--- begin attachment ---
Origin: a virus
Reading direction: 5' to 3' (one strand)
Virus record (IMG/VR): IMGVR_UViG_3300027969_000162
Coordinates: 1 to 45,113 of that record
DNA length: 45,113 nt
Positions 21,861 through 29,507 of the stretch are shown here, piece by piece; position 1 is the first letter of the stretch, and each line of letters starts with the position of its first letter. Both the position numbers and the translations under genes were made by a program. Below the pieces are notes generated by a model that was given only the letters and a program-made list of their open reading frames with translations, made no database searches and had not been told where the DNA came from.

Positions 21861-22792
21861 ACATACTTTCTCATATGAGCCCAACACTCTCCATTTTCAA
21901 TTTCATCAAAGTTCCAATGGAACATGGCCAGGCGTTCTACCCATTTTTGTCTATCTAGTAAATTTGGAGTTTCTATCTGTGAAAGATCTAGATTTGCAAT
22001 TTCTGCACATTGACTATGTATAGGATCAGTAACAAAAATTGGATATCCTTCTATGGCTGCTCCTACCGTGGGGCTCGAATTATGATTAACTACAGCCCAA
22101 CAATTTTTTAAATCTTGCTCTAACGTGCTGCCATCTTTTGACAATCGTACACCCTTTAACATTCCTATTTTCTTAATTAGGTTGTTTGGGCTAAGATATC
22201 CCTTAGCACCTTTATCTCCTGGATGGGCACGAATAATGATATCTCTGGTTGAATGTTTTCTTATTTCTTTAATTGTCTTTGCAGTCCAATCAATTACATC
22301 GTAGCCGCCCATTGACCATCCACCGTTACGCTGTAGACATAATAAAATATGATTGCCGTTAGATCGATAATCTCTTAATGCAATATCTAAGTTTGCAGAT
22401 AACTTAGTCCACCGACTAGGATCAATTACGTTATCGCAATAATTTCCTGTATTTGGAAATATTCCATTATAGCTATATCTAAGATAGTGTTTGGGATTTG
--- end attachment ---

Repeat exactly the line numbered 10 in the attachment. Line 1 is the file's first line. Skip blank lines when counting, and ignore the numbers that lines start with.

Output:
22001 TTCTGCACATTGACTATGTATAGGATCAGTAACAAAAATTGGATATCCTTCTATGGCTGCTCCTACCGTGGGGCTCGAATTATGATTAACTACAGCCCAA